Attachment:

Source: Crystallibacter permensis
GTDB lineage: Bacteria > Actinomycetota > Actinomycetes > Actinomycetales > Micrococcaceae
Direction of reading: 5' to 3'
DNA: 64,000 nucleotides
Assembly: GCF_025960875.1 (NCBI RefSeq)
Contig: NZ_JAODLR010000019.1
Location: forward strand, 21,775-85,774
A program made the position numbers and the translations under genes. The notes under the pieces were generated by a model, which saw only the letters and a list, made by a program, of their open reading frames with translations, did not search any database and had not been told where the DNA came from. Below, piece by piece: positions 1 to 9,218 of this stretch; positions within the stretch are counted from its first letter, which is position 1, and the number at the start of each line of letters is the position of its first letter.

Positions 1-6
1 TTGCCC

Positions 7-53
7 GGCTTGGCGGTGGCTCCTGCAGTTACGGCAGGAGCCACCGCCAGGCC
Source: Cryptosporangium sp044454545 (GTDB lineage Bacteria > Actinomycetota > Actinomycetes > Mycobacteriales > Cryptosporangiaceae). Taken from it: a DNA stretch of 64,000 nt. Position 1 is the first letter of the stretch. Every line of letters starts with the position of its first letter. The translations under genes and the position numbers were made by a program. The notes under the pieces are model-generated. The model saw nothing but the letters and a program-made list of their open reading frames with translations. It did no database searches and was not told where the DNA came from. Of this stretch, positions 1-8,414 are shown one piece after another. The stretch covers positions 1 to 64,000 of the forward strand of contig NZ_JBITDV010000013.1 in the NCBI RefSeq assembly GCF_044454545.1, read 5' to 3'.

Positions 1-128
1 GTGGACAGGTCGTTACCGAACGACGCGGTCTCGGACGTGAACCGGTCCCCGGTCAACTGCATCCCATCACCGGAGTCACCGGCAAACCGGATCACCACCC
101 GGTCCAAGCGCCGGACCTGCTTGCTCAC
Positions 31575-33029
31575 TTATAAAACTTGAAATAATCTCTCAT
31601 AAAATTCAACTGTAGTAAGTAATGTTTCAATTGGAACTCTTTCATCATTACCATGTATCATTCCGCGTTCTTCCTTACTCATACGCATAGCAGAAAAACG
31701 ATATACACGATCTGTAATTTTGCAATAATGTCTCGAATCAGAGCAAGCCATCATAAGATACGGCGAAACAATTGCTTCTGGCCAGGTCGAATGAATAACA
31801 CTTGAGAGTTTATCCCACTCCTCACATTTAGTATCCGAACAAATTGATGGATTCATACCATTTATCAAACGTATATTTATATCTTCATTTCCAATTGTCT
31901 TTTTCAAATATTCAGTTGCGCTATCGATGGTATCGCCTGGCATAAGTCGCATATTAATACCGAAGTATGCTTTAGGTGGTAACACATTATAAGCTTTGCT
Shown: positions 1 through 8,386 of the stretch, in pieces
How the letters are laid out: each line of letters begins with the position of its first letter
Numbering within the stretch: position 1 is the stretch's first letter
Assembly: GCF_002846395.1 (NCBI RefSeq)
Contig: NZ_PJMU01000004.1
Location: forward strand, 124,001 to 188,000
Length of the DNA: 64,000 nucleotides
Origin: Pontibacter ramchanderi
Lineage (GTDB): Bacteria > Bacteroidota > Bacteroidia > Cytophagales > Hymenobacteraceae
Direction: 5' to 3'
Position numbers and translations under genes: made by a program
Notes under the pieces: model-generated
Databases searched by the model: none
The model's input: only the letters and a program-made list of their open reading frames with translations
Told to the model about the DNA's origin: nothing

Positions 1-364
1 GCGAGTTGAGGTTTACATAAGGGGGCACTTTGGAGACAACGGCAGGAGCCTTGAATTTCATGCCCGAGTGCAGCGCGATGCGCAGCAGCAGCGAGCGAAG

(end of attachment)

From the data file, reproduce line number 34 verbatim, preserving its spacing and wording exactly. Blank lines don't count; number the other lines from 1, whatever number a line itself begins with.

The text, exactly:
Notes under the pieces: model-generated